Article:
Nikon D3X 24.4 megapixel sensor leak
USERS of the Nikon D3 downloading the latest firmware update have found information strings referring to the D3X and listing the file sizes the forthcoming camera will produce. The sizes match the pixel count of the Sony full-frame CMOS sensor due to be used in the ‘Alpha 900’ Sony full-frame body.
This string (and others) appears in the firmware file – 6048 x 4032; 24.4 M 4544 x 3024; 13.7 M 3024 x 2016; 6.1 M 5056 x 4032; 20.4 M 3792 x 3024; 11.5 M 2528 x 2016; 5.1 M 3968 x 2640; 10.5 M 2976 x 1976; 5.9 M 1984 x 1320; 2.6 M.
The Sony sensor is said to be 24.8 megapixels but this probably refers to the overall pixel count, with 24.4 active final image megapixels a very likely figure. The smaller filesize options are interesting because they could indicate two different types of reduced resolution. The first series – 13.7 megapixels at 4544 x 3024 and 6.1 megapixels at 3024 x 2016 – looks very much a 1.4X and 2X window mode teleconverter, similar to the D2X 2X crop mode. This would fit in with the D*X philosophy and Sony’s design for the sensor, which allows windowed (cropped) output.
The second series of 5056 x 4032, 3792 x 3024, 2528 x 2016 are a 5×4 aspect ratio window; and the third series of 3968 x 2640, 2976 x 1976 and 1984 x 1320 look more like reduced overall filesize JPEG options, either for full frame, or relative to the full and cropped windows. There is no sign of an HD 16:9 ratio, which the Sony sensor will almost certainly offer as a windowed crop.
It is also possible that Nikon has developed a sensor of their own with a similar pixel count, or that the Nikon version of the Sony sensor will feature a different level of quality control and on-board features such as multi channel readout or modified A-to-D converters. With the firmware string for the D3X appearing in the D3 update, a similar processing engine to the D3 can be assumed, and it is thought that several modified D3s fitted with the new sensor will already be out on field trial. They will not need elaborate disguises!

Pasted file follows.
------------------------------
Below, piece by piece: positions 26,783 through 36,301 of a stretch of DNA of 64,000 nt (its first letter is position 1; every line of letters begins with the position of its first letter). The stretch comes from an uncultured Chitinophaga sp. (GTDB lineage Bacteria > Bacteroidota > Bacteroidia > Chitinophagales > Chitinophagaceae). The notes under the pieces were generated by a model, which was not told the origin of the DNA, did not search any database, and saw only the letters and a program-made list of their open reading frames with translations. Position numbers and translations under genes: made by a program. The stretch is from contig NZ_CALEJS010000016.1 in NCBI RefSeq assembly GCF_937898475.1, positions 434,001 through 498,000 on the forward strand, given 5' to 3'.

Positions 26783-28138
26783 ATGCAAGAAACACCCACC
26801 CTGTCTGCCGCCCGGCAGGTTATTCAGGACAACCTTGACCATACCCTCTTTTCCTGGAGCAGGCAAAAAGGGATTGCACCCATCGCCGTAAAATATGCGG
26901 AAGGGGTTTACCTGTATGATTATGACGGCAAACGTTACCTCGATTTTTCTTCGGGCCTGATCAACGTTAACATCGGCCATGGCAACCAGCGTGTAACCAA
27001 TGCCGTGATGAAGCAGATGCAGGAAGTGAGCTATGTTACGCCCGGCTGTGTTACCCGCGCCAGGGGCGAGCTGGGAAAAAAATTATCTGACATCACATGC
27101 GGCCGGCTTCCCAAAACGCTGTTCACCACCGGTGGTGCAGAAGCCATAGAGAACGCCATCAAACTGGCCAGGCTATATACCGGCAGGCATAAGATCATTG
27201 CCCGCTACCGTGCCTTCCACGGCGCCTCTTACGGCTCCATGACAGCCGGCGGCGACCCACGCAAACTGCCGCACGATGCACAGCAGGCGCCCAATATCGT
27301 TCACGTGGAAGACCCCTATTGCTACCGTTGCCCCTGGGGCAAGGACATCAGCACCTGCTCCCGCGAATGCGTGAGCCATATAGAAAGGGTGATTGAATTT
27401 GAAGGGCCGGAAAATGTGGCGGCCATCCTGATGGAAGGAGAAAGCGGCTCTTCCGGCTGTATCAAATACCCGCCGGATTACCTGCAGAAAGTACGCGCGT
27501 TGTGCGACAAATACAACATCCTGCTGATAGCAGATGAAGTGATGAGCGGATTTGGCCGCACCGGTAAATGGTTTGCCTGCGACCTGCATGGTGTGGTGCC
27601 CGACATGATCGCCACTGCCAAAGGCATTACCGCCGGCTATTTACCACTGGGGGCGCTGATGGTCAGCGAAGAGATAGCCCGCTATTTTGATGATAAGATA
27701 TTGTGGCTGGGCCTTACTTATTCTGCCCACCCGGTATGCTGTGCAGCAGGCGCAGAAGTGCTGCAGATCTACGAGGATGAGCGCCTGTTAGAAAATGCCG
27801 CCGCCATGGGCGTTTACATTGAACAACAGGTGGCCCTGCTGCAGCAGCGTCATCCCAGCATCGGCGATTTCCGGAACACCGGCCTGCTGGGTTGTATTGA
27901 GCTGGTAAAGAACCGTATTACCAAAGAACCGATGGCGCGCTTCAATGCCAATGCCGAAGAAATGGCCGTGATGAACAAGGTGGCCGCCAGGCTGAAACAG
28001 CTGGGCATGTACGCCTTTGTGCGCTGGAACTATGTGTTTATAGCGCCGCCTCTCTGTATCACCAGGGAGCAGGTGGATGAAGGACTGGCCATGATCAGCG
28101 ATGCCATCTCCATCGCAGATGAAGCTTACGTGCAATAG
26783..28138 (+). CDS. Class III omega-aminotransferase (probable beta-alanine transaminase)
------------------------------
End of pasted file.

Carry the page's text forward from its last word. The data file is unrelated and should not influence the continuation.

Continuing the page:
Suggestions that a slight difference in pixel dimensions for the final file means Nikon’s sensor is entirely different can be discounted, as we have already seen different final pixel counts emerging from many cameras using identical sensors. 6096 (Sony) versus 6048 (Nikon) is in line with the relative differences found between makes using the same OEM sensors in the past.
This news poses some interesting questions for Alpha system owners, mainly about price. Assuming the new sensor can not match the 25,600 ISO boost of the D3’s 12-megapixel Nikon CMOS and is limited to a more conventional range such as 100-3200 with 6400 boost, Nikon could reasonably sell a D3X at exactly the same price as the D3, though higher pixel count usually means a higher price. With the D3 currently selling for around £2500 plus tax in the UK ($5000) it is unlikely that the D3X will be anything less, and it’s more likely to be a notch higher – say $6000 (UK).
This makes the putative, rumoured price of $3000 for the Sony ‘Alpha 900’ body seem too low.
Pentax found themselves embarrassed in the UK when Samsung allegedly released a price for their GX20 – the equivalent of the Pentax K20D – some £300, or 40 per cent, lower than their sensor-partner’s retail. Pentax lowered prices slightly and Samsung increased prices and delayed their launch. At least, that’s what the insider talk in the industry says, and it sounds plausible enough. The final difference is more like 20%.
Assuming Nikon’s agreements with Sony preclude them undercutting the D3X by 50% without raising a storm from Nikon national distributors in most markets, we can expect a price more like $4000-4500 for the Sony body. There is a possibility that Nikon, a year after launching the D3, will assault the market by dropping the D3 price when the D3X arrives, and allow the D3X in at a more competitive price like $4500 (UK) in which case the ‘Alpha 900’ might just hit the $3500 mark.
However, by this time – photokina – we will all be paying £1 for the cheapest loaf of bread (currently £0.39-0.55), £1.20 a litre for petrol, and China will have bought all Argentina’s 16oz steaks in return for sending out 16GB SD cards…
– David Kilpatrick